Other embodiments of the invention will become obvious to those skilled in the art in light of the above description. For example, although the figures illustrate a package having a ball grid array at the lower surface of the package, another embodiment has perimeter contacts, as found in a plastic quad flat pack or plastic leaded chip carrier package. These embodiments are intended to form part of the invention as well.

Patent Citations
Cited PatentFiling datePublication dateApplicantTitle
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US5646828 *Aug 20, 1996Jul 8, 1997Lucent Technologies Inc.Thin packaging of multi-chip modules with enhanced thermal/power management
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JPH05233844A * Title not available
Referenced by
Citing PatentFiling datePublication dateApplicantTitle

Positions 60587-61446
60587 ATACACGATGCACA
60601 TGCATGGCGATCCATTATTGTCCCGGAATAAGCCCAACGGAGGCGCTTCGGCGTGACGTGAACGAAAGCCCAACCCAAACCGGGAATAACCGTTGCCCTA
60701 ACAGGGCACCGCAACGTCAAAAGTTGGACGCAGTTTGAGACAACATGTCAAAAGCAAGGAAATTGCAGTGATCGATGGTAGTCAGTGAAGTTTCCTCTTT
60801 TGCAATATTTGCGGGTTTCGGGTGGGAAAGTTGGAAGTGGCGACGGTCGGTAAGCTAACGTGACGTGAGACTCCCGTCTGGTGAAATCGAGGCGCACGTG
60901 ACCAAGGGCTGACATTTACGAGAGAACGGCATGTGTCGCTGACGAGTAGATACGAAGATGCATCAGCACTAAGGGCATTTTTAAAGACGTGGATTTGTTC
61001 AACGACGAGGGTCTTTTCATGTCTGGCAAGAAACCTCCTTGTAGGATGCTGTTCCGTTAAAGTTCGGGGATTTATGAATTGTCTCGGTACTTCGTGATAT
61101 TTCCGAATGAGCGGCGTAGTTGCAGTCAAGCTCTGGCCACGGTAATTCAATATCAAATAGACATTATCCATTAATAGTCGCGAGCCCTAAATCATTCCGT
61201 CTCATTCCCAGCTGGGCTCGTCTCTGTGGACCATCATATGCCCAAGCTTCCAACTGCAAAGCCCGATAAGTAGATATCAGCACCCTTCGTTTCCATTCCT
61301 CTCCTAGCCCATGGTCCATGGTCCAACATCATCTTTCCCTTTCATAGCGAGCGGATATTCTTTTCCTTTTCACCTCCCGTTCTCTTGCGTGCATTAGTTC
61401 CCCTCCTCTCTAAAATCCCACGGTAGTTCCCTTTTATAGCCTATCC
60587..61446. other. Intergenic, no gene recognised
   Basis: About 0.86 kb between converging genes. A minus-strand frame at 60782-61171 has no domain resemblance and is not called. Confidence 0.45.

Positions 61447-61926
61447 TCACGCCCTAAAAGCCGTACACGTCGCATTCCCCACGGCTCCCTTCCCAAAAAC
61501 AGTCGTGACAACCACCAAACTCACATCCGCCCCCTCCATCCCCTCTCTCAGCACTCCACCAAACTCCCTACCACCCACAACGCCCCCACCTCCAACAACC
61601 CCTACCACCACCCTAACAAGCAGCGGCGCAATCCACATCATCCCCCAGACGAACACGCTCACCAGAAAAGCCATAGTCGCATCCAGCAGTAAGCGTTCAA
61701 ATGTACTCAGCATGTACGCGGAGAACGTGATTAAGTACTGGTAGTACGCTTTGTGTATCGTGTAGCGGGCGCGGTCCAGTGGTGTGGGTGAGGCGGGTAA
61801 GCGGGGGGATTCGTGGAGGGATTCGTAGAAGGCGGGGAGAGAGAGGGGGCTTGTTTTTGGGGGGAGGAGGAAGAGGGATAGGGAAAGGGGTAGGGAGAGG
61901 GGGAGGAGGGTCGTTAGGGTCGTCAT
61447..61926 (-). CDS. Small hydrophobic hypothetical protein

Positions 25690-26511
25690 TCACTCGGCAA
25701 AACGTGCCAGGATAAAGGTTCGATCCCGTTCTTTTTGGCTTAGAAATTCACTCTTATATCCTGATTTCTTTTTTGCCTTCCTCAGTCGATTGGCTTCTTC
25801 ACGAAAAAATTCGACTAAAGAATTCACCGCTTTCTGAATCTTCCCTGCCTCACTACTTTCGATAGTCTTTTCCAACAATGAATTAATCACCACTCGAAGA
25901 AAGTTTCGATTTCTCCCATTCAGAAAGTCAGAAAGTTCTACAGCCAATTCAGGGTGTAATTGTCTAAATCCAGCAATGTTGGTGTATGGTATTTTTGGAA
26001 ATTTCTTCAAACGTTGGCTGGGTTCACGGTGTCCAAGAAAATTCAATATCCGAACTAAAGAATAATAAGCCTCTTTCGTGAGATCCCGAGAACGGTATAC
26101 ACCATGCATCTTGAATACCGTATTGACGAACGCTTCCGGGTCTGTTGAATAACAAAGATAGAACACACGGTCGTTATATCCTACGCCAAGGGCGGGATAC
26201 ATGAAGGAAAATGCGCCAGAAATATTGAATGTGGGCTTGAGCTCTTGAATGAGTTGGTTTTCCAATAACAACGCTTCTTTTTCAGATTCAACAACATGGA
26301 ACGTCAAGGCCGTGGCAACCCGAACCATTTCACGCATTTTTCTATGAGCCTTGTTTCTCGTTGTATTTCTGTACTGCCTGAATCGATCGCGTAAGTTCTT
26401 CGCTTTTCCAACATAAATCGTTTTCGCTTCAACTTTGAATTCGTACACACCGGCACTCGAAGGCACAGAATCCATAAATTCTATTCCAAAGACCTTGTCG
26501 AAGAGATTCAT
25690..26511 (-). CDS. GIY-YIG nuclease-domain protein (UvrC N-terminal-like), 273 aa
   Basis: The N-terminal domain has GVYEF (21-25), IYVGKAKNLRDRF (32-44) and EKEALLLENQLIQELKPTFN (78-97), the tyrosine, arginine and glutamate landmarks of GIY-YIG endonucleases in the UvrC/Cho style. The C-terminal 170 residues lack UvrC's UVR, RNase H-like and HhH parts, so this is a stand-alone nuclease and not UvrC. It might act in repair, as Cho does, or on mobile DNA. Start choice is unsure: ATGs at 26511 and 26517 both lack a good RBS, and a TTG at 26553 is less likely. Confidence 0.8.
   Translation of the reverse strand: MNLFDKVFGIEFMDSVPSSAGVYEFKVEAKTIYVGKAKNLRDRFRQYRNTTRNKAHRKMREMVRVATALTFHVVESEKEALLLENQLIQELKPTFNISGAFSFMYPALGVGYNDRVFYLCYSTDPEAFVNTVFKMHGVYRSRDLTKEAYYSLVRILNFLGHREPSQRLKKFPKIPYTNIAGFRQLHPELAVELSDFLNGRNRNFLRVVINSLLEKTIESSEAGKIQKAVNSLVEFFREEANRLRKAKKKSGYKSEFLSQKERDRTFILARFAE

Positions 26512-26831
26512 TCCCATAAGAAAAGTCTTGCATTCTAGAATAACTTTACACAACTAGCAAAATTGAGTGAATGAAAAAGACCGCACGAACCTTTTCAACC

US6407448 *Aug 6, 2001Jun 18, 2002Hyundai Electronics Industries Co., Inc.Stackable ball grid array semiconductor package and fabrication method thereof
US6605960Jan 3, 2002Aug 12, 2003Altera CorporationProgrammable logic configuration device with configuration memory accessible to a second device
US6772230 *May 25, 2001Aug 3, 2004Lattice Semiconductor Corp.Field programmable gate array (FPGA) bit stream format
US6788092 *Apr 15, 2002Sep 7, 2004Advanced Semiconductor Engineering, Inc.Test assembly for integrated circuit package
US6815808 *Sep 26, 2001Nov 9, 2004Sanyo Electric, Co., Ltd.Hollow airtight semiconductor device package
US6882041 *Feb 5, 2002Apr 19, 2005Altera CorporationThermally enhanced metal capped BGA package
US7180183May 19, 2003Feb 20, 2007Siliconware Precision Industries Co., Ltd.Semiconductor device with reinforced under-support structure and method of fabricating the same
US7203842Dec 21, 2000Apr 10, 2007Algotronix, Ltd.Method and apparatus for secure configuration of a field programmable gate array
US7240218Feb 8, 2001Jul 3, 2007Algotronix, Ltd.Method of using a mask programmed key to securely configure a field programmable gate array